The five states with the harshest expected job losses are Nevada, Florida, Pennsylvania, South Carolina and Michigan as the tourism industry has shut down, alongside large manufacturers who have shut down to avoid spreading the virus. South Dakota, Nebraska, Iowa, Alaska and West Virginia employment are projected to decline the least.
While the coronavirus might have disrupted hiring for some, job seekers need to make the most of their time now to ease the search later, according to Robert Hellmann. Depending on the industry, many professionals might have extra time to connect with you now, so reach out to form a relationship that could help down the road.
Employers should look for adaptability in new hires as these candidates are well-equipped to take on new tasks and learn new skills and technologies. Signs of adaptability in a candidate are resilience, innovation and calmness under pressure, writes Jill Chapman.
Women face a greater financial loss during the pandemic because they're more likely to stay out of work to care for children and sick family members, a PayScale report says. "Employers should recognize that employment gaps to care for family members may be unavoidable," says Sudarshan Sampath, PayScale research director.
To create real connections at work and be someone colleagues can confide in, use more than pleasantries with them but keep shared information confidential, writes Deborah Grayson Riegel. "Research shows that when employees feel higher levels of authenticity at work, they report greater job satisfaction, engagement, and higher levels of performance," she writes.
Data released Thursday showed 6.6 million US workers filed for first-week unemployment benefits in the week ending March 28, a historic high spurred by the ongoing novel coronavirus pandemic. It represents a more than 3,000% increase from early March, which economists called "monstrous," "stunningly awful" and "a portrait of disaster."
A report from HR People + Strategy and Willis Towers Watson says chief people officers will be critical to continuously retain the workforce and "to progress from anecdotal to evidence-based thinking," among other objectives, writes Maggie Kelly. "HR executives must be able to lead people in nonhierarchical, fluid work environments and empower talent on the front lines to drive problem solving and innovation," she writes.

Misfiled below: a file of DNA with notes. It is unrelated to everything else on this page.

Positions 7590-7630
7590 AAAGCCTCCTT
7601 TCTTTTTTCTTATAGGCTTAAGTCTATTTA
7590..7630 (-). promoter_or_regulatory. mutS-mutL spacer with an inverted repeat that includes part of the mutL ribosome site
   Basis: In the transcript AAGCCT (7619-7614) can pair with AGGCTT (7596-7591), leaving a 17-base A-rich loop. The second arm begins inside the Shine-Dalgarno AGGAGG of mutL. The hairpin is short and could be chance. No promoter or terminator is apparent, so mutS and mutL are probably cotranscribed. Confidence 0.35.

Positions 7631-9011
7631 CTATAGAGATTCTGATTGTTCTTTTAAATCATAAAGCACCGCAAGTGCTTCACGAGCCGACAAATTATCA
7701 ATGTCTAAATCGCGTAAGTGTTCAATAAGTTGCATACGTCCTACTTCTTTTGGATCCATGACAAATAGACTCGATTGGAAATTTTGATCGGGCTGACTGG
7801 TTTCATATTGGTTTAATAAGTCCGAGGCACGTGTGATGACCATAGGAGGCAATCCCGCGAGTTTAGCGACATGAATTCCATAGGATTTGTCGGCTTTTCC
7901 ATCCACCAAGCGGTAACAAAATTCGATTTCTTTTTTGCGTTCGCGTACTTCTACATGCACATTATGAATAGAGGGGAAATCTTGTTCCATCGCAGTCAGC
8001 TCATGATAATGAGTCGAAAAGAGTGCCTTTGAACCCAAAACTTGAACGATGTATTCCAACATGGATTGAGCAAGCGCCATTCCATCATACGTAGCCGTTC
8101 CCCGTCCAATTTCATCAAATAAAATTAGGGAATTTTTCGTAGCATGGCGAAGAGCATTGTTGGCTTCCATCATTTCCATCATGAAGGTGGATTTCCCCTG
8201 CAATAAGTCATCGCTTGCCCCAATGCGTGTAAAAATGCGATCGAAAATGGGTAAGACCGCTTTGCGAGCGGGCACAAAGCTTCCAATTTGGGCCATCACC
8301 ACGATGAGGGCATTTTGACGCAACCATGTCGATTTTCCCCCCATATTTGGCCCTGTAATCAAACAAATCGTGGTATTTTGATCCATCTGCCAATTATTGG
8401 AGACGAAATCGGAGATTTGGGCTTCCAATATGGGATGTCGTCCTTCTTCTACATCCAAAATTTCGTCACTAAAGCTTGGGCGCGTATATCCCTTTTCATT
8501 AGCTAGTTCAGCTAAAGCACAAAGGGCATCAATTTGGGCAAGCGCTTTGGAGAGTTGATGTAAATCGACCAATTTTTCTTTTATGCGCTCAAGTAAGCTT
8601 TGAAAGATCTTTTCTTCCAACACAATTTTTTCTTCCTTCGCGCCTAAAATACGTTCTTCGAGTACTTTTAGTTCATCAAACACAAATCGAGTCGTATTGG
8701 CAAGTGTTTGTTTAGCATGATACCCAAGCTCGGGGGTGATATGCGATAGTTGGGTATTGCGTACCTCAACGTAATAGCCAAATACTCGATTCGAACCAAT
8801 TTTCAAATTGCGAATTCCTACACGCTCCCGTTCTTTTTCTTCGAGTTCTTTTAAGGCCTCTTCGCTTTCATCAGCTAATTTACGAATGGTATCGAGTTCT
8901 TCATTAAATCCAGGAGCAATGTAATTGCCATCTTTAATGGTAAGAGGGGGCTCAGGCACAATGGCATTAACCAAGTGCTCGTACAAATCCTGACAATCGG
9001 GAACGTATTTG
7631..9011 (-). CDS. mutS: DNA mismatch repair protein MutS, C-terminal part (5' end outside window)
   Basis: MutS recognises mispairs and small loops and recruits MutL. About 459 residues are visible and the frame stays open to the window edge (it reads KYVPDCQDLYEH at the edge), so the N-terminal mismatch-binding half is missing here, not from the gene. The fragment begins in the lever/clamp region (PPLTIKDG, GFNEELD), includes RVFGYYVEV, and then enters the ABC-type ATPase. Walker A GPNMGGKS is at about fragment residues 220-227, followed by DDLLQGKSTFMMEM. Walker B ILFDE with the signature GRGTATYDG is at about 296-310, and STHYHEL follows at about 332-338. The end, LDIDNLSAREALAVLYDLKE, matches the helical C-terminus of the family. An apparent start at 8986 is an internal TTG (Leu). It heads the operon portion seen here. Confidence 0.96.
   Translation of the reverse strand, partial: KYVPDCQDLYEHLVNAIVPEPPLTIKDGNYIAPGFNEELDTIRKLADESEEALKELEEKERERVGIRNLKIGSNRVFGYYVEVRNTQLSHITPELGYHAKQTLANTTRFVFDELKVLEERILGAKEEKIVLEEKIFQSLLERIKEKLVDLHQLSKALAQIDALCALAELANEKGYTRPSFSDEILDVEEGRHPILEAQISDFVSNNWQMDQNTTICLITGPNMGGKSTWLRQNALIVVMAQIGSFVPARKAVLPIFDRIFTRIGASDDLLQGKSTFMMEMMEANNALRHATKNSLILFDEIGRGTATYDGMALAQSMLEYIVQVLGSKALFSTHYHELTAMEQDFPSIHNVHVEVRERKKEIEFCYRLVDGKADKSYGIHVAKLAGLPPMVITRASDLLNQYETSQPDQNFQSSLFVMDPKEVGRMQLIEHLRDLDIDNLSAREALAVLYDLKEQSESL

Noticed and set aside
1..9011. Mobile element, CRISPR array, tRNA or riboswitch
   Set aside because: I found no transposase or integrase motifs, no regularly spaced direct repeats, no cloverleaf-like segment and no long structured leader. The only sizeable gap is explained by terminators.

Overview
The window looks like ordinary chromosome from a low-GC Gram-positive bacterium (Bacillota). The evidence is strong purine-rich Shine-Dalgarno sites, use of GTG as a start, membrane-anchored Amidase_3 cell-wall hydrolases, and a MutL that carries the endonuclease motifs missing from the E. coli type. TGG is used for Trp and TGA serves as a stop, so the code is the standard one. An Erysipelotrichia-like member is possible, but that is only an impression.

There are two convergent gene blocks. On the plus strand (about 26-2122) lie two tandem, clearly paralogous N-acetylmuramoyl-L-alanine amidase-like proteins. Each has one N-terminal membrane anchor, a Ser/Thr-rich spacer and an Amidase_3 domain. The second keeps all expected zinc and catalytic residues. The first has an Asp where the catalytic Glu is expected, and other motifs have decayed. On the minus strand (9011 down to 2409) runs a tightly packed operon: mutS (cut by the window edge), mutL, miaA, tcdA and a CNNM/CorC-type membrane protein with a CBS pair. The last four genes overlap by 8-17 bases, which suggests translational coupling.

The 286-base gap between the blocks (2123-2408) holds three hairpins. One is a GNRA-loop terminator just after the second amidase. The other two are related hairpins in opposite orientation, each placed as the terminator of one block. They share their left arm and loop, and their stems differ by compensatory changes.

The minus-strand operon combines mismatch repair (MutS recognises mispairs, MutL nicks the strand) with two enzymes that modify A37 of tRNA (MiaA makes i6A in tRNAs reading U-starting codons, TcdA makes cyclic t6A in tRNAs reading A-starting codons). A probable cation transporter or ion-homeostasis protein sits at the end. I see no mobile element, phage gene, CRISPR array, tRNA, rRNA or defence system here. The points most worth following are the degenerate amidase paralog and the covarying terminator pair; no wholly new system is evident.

Vulnerable leaders who admit they don't have all the answers can build trust with employees, which can lead to more productive discourse, writes Jerome Parisse-Brassens, executive director for Walking the Talk. "HR business partners need to coach the managers and leaders they work with to become more open, to let go of their fears, and to reflect on the need to show some vulnerability," he writes.
Leadership behaviors that are associated more with women have benefits for everyone, write Tomas Chamorro-Premuzic and Cindy Gallop. "Academic studies show that women are more likely to lead through inspiration, transforming people's attitudes and beliefs, and aligning people with meaning and purpose (rather than through carrots and sticks), than men are," they write.
Companies that align employees' performance goals to organizational goals are often top performers, according to an Association for Talent Development report, but the approach can be difficult. "I can see it working for managers, who should be aligned to lead their teams to those targets, but it doesn't always make sense for lower-level employees to have all their goals align with corporate goals," says Wade Larson, chief HR officer at Wagstaff.
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